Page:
Why do I cast the part of me that wants to be witnessed in my pain as my worst part?
For years my only way to communicate my grief was to wring it out of myself, dripping onto the table between us, a puddle to match your eyes, ever wider.
I learned to contort myself, to double over and force the little pinball of hurt through me, bouncing it up and up until it finally came out in gasps and tears.
I told myself I was manufacturing the pain, making a spectacle. That it was for the attention.
I knew it was wrong and I was wrong for doing it.
What if that hard little ball was all my compressed trauma and grief, packed down into a Nibbler pellet of radioactive waste? What if it was all my tears and disappointment and fear and anger and bewilderment at her, at myself, at life, none of which I knew how to cope with, all carried in my muscle and viscera, and the only way for me to off gas even a tiny part of it was to wedge the door open hard, throw a crowbar in and push?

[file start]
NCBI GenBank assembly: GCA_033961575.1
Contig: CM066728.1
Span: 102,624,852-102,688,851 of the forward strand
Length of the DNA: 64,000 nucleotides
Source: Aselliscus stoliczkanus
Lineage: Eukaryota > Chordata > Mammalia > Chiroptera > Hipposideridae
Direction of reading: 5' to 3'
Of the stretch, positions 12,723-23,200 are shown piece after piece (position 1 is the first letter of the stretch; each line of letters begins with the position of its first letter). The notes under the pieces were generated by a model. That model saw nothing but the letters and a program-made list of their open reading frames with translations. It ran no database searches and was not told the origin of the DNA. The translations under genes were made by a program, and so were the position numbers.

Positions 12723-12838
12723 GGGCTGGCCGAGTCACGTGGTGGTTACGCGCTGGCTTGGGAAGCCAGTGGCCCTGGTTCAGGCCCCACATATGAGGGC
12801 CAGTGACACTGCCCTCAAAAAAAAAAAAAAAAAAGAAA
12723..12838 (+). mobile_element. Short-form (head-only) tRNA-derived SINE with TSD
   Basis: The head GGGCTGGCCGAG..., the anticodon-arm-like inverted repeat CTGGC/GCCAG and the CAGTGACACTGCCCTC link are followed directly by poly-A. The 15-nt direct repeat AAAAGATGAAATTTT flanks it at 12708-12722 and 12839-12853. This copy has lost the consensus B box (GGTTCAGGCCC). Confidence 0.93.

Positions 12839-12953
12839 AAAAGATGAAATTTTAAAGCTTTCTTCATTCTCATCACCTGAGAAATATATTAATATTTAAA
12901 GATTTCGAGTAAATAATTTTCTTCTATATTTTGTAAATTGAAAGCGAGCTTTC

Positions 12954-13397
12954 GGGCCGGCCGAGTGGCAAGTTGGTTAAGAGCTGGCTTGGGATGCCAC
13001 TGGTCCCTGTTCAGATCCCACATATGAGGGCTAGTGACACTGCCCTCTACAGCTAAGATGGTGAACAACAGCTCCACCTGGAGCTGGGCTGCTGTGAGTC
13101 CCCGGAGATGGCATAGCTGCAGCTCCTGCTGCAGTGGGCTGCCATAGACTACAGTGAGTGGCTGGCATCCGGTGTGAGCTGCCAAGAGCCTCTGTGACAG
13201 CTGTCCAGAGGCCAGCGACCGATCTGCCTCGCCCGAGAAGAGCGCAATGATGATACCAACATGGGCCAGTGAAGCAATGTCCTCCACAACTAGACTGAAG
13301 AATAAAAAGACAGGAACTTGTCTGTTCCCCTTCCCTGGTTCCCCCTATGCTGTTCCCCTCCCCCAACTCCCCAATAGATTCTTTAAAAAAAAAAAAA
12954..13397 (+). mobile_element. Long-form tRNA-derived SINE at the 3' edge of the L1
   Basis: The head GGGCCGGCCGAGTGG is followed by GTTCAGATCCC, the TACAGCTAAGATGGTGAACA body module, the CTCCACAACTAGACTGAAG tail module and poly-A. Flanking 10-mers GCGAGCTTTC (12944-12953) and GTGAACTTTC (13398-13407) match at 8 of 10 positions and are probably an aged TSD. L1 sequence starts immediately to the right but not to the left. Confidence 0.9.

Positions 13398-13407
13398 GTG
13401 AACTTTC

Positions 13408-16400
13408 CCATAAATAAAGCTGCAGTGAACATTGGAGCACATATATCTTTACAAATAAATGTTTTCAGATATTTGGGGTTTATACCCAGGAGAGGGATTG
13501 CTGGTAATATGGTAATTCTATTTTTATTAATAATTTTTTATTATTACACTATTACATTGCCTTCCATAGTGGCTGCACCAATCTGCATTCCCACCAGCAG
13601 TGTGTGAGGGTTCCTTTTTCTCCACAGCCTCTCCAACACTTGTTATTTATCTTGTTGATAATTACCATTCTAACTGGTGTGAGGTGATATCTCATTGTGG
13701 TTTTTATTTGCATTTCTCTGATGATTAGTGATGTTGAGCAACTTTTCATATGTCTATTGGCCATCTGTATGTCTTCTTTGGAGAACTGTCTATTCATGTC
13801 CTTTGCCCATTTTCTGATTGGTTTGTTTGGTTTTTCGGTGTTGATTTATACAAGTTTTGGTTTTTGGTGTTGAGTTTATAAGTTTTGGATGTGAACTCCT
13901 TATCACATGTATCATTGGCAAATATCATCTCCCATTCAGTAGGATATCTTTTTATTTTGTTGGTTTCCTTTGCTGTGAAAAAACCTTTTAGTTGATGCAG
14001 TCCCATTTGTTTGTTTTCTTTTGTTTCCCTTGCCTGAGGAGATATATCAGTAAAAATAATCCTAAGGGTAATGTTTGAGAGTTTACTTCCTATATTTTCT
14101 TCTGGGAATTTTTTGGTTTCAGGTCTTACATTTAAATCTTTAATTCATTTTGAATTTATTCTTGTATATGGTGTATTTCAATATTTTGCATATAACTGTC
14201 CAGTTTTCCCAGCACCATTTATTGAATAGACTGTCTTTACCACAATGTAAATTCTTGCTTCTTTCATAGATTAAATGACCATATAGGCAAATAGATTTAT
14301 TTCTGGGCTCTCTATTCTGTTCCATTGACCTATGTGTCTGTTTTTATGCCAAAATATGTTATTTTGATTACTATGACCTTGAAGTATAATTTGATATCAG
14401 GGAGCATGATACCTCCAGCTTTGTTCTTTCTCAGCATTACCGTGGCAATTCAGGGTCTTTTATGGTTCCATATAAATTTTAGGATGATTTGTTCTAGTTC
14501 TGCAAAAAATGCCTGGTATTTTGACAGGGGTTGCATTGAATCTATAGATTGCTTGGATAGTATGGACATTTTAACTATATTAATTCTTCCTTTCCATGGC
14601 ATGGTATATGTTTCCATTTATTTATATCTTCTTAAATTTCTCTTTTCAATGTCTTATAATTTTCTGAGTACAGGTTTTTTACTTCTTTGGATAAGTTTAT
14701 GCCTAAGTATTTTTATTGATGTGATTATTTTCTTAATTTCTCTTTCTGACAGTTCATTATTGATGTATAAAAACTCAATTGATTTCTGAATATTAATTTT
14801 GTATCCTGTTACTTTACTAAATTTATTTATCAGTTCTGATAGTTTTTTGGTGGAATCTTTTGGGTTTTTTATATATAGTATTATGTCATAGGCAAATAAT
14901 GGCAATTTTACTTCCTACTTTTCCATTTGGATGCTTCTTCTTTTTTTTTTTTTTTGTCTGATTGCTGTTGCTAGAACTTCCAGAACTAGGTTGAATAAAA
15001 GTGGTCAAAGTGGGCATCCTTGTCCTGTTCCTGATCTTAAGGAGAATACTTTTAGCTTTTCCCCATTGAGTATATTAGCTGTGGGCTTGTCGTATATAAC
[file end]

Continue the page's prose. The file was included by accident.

What if I needed you to see me the way I needed her to see me? What if I wasn't play acting for you but honoring the memory of me, small, standing in her path, her hurting me and my heart breaking.
I wanted her to love me. I wanted to be so good it would make her love me, make her stop telling me I'm bad, stop thinking it, stop feeling it inside herself at all. I wanted to bring her all the wildflower bouquets and draw her all the pictures and give her all the gifts. I wanted her to hold me in her lap and stroke my hair and tell me everything is going to be okay.
Maybe wanting to cry in front of you is performative. Maybe performance isn't a dirty word. I needed her to see me and she never did. I need someone outside myself to see me, see that I'm not what happened to me, to bear witness to my pain and honor it. That little girl who wanted to be good.
I was walking the one block to your house and thinking about crying in front of you and now I’m in your bed alone crying by myself and both are me, both are valid, both are good. I can never be good enough because I was never bad to begin with. I’m big now and I am alive in my after and my pain isn’t a pinball now, it’s a giant collage I unfolded in therapy and drew on and punched holes through and cried onto.
Here I am, now, face wet, smiling.